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 The above pictures show the arrival of a carriage Abraham Lincoln used during his White House years and it will be part of a major new exhibit at the Abraham Lincoln Presidential Library and Museum titled "Undying Words".

The exhibit that officially opens November 22 features original versions of Lincoln’s most famous speeches, plus the 13th Amendment, a 7-foot-tall ‘Rail Splitter’ portrait, and various interactives.

 From All Things Lincoln on Tumblr


Traces of Lincoln's Courthouse Found in Illinois

DAVID PROEBER, The Pantagraph

BLOOMINGTON, ILLINOIS—Excavations at the McLean County Museum of History have uncovered part of the footprint of the 1836 courthouse where Abraham Lincoln often worked as an attorney. “They found the corner and now can plot out the exact location. These are the physical remains of an incredibly historical episode in McLean County,” museum director Greg Koos told The Pantagraph. The two-story brick structure replaced a wood-frame building, until it was eventually torn down and replaced in 1868. Archaeologists Christopher Stratton and Floyd Mansberger of Fever River Research also found a line of fence posts, and they recovered pieces of glass, a pipe stem, ceramic pieces, spikes, and nails. The researchers will dig in the four corners of the property, including the site of two early jails.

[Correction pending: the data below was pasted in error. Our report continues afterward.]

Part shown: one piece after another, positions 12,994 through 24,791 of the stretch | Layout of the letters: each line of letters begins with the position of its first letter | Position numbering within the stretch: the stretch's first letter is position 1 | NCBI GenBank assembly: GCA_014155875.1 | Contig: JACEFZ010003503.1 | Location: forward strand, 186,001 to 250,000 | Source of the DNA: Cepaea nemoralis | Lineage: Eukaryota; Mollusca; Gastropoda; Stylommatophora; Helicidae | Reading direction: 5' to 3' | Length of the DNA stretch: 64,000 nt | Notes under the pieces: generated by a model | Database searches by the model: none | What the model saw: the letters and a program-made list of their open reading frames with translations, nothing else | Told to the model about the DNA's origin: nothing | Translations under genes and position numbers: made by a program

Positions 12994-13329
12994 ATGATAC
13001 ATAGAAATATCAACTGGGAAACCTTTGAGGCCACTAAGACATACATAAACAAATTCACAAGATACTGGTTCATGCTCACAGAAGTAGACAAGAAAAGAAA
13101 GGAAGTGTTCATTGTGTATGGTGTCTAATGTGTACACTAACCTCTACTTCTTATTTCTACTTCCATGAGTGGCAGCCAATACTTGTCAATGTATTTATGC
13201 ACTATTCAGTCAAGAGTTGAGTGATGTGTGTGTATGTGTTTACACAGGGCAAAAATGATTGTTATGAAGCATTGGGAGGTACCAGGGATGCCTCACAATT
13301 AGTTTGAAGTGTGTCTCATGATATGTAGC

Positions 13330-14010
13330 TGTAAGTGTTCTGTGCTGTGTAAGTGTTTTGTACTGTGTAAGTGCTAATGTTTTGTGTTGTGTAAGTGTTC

Read more at The Pantograph

Henry O. Nightingale- Eyewitness To History


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Henry O. Nightingale- Eyewitness To History-

The Assassination Of Abraham Lincoln

His 1865 diary describes one of the most infamous events in American history. On April 14, Nightingale attended a performance at Ford’s Theatre. There, he witnessed the assassination of President Abraham Lincoln by John Wilkes Booth. Nightingale recounted the horrific scene, writing: